Throwback Thursday: Two classic Lucas films show Lucas’ growth as a filmmaker

Charles Liu

“Star Wars: The Force Awakens” has awakened filmgoers at the box office, becoming the highest grossing film of all time in North America. Nearly 40 years after the original release of “Star Wars” in 1977, the space opera franchise is still going strong.

The man who started it all, George Lucas, isn’t involved with developing the series anymore, but his impact is still felt in the new installments and throughout Hollywood. “Star Wars” established the mold for modern blockbusters — energetic performances, epic stories and revolutionary special effects.

But before Lucas became a big name in Hollywood, he started out with smaller pictures that relied more on dialogue and character than action and spectacle. The Daily Texan recommends  checking out these original Lucas films to see the filmmaker begin to hone his craft.

THX 1138 (1971)

“THX 1138” is a science-fiction picture about a city where people take drugs that suppress sexual activity and enable them to undertake life-threatening jobs. After failing to take his prescribed drugs, factory worker THX 1138 (Robert Duvall) sleeps with his roommate, LUH 3417 (Maggie McOmie).

At work, THX’s disobedience is discovered, and he has no choice but to escape the city alongside fellow criminals SRT 5752 (Don Pedro Colley) and SEN 5241 (Donald Pleasance).
Lucas’ bleak vision of the future disturbs and entrances with its minimalistic set design and off-putting, oppressive atmosphere. The cast captures the horror of life in this dystopian world, and for Lucas, “THX 1138” marks the beginning of a long and impressive career.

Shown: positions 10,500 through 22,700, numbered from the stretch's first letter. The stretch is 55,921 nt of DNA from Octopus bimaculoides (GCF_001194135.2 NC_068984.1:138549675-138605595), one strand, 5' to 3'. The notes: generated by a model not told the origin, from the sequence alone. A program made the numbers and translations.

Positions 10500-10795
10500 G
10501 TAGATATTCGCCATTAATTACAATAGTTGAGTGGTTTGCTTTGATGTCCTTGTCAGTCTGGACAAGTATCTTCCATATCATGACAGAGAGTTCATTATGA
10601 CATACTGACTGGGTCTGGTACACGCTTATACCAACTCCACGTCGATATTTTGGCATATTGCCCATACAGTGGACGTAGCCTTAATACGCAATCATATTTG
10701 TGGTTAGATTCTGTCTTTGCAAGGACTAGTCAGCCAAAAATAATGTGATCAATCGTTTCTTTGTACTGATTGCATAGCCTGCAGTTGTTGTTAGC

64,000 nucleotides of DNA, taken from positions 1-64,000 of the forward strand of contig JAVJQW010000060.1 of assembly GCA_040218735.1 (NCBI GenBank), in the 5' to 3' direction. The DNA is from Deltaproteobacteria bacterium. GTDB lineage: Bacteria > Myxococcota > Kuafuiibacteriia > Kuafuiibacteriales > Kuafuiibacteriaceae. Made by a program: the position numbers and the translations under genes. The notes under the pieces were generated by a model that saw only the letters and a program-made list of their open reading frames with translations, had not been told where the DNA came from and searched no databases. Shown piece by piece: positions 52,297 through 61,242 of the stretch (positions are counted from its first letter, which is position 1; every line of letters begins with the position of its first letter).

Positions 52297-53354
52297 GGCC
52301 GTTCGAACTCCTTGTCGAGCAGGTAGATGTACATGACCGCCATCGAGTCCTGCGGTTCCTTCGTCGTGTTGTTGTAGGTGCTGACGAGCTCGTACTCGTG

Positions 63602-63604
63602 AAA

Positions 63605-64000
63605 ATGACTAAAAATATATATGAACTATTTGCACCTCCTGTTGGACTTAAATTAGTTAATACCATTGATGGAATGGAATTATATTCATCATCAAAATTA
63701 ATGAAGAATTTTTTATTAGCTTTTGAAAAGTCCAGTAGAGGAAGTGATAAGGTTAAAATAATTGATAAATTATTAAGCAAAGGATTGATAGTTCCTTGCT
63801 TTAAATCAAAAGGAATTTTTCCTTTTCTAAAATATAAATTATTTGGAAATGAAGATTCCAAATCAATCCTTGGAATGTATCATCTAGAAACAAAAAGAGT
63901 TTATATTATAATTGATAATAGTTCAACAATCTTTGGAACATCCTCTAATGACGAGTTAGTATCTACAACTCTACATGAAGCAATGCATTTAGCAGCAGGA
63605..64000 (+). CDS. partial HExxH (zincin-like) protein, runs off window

American Graffiti (1973)

“American Graffiti” is a heartfelt look at car culture, based on Lucas’s own experiences in 1960s Modesto, California. It takes place over the course of a single night, chronicling the last hurrah of high school graduates Curt (Richard Dreyfuss), Steve (Ron Howard), John (Paul Le Mat) and “Toad” (Charles Martin Smith) before they head off to adulthood. They contend with romance, insecurity and growing up in side-by-side plot threads which eventually converge in a climactic drag race between John and his nemesis, Bob Falfa, played by a then-unknown Harrison Ford.

With “Graffiti,” Lucas demonstrates his ability to empathize with adolescents and connect with younger filmgoers. Out of his entire filmography, this is his most real, most human picture. The dialogue is engaging and lively, and the setting is marvelously depicted. “American Graffiti” is also worth checking out as a piece of film history — it was a major stepping stone in the careers of Dreyfuss, Howard, Ford and Lucas himself.